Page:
HP scored top marks in the latest version of Greenpeace’s Guide to Greener Electronics, followed by computer maker Dell. The Guide ranks 15 companies across three areas; Energy, Greener Products and Sustainable Operations. For the first time, it also sets criteria challenging companies to reduce their carbon footprint in manufacturing as well as their supply chain and through to the end-of-life phase of company products.
The latest version of the guide also features new criteria for the sourcing of paper, conflict minerals and product life cycle.
“After many of the world’s leading electronics companies rose to the challenge of phasing out the worst hazardous substances, we are now challenging them to improve their sourcing of minerals and better managing the energy use throughout the supply chain”, said Greenpeace International campaigner Tom Dowdall.
“Right now, HP takes the top spot because it is scoring strongly by measuring and reducing carbon emissions from its supply chain, reducing its own emissions and advocating for strong climate legislation. However all companies we included in the Guide have an opportunity to show more leadership in reducing their climate impact”, Dowdall added.
Computer manufacturer Dell takes second position in the Guide after jumping from tenth position in the previous version. Dell scores well for having the most ambitious climate target, with plans to reduce its emissions by 40 percent by 2020, and a strong policy on sustainable paper sourcing.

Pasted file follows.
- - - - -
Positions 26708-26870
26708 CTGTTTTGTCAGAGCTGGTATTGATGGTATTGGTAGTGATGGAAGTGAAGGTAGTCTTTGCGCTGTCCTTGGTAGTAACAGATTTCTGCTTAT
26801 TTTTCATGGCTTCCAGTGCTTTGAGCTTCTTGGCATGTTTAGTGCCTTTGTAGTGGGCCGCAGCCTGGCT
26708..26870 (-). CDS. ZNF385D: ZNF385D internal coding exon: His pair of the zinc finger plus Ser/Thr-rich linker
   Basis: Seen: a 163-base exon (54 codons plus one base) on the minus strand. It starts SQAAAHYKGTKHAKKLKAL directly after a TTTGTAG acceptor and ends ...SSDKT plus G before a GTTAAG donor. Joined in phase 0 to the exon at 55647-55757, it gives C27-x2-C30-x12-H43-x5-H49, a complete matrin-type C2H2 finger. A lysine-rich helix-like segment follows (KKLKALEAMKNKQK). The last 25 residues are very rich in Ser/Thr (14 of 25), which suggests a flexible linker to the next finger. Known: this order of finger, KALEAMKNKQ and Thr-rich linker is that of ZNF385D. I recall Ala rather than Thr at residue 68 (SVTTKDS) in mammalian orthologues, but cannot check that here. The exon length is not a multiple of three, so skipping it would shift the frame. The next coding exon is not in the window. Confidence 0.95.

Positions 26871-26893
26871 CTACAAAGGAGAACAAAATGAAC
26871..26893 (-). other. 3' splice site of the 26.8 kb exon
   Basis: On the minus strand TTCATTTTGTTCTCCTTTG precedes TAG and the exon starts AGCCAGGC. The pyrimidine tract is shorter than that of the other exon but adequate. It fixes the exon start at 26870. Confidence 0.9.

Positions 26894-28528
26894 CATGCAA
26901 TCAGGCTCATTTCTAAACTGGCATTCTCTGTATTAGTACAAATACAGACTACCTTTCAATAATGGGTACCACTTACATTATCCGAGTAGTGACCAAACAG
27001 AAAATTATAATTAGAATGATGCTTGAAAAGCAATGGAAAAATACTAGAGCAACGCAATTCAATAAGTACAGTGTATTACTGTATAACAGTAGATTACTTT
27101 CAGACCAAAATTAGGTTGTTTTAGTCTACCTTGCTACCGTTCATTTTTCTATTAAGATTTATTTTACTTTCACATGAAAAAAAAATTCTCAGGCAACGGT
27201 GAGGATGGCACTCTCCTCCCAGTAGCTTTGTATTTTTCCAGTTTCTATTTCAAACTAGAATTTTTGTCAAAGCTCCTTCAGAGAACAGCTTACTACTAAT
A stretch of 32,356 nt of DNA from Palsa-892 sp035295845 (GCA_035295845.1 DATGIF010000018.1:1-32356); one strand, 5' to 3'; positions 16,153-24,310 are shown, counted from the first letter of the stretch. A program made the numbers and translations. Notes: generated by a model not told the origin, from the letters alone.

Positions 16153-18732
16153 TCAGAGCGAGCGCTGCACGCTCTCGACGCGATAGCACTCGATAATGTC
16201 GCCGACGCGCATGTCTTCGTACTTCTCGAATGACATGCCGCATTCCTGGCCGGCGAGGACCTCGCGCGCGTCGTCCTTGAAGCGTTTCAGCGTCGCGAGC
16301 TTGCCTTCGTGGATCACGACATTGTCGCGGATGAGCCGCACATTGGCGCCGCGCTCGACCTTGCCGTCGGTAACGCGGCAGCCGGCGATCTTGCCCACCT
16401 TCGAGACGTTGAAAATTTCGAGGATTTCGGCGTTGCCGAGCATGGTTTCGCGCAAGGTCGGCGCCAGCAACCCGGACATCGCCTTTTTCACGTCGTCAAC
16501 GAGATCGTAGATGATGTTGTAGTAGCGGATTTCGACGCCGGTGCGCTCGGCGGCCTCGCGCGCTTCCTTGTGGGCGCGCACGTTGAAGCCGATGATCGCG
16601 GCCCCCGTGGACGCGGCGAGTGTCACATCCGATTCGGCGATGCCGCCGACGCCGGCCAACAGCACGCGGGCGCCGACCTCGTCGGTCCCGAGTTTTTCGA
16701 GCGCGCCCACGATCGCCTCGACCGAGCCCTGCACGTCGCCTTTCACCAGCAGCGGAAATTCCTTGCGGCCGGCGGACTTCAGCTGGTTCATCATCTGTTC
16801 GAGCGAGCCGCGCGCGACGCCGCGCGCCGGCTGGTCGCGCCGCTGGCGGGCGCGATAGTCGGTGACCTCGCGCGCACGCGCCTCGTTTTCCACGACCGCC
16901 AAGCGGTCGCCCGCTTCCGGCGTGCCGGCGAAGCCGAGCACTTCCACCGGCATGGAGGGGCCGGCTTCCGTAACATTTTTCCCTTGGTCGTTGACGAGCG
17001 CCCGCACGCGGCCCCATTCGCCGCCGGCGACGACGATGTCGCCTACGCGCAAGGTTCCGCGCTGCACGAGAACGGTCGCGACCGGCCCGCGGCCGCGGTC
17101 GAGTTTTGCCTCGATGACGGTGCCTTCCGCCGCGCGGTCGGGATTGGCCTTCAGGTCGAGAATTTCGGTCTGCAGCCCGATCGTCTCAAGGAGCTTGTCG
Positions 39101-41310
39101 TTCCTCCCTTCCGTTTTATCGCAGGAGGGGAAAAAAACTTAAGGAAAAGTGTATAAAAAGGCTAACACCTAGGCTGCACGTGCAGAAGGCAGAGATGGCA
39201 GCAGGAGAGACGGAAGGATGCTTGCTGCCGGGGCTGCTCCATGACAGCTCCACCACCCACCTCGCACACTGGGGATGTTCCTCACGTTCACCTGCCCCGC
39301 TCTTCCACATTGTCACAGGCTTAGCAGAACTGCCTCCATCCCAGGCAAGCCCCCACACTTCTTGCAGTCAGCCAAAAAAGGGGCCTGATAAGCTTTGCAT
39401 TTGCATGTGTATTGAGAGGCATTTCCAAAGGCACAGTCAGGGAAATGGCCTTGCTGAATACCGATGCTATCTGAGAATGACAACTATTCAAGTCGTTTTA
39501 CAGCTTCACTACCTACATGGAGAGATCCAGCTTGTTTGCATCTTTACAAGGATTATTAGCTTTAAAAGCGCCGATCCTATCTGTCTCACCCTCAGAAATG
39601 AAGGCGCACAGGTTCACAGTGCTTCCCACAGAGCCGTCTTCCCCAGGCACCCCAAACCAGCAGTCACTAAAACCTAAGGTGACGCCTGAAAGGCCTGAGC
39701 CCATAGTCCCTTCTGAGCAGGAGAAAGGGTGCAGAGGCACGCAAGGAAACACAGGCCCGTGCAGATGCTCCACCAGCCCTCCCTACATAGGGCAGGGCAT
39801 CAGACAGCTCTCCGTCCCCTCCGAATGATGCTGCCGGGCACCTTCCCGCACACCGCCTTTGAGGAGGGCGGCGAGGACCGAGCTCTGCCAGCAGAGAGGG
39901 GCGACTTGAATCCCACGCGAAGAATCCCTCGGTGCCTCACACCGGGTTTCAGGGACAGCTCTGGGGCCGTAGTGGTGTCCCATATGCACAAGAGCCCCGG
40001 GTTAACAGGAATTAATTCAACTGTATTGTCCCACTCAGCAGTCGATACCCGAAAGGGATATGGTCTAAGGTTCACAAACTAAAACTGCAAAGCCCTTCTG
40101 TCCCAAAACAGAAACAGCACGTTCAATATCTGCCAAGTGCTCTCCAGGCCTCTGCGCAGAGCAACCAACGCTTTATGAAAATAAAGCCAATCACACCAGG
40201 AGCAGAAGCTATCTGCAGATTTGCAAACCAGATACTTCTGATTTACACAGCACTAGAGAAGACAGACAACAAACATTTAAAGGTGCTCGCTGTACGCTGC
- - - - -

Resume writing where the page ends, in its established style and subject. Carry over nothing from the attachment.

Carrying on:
The new criteria added to this edition of the Guide are based on the creation of truly sustainable electronics industry, Greenpeace said, and include a holistic examination of key supply chain issues.
Blackberry manufacturer Research in Motion (RIM) is ranked for the first time and scored well on conflict minerals and sustainable paper policy. But the company ranked bottom of the table because it needs to improve reporting and disclosure of its environmental performance, Greenpeace said.
Bart King is a PR consultant and principal at Cleantech Communications, and regular contributor to Sustainable Life Media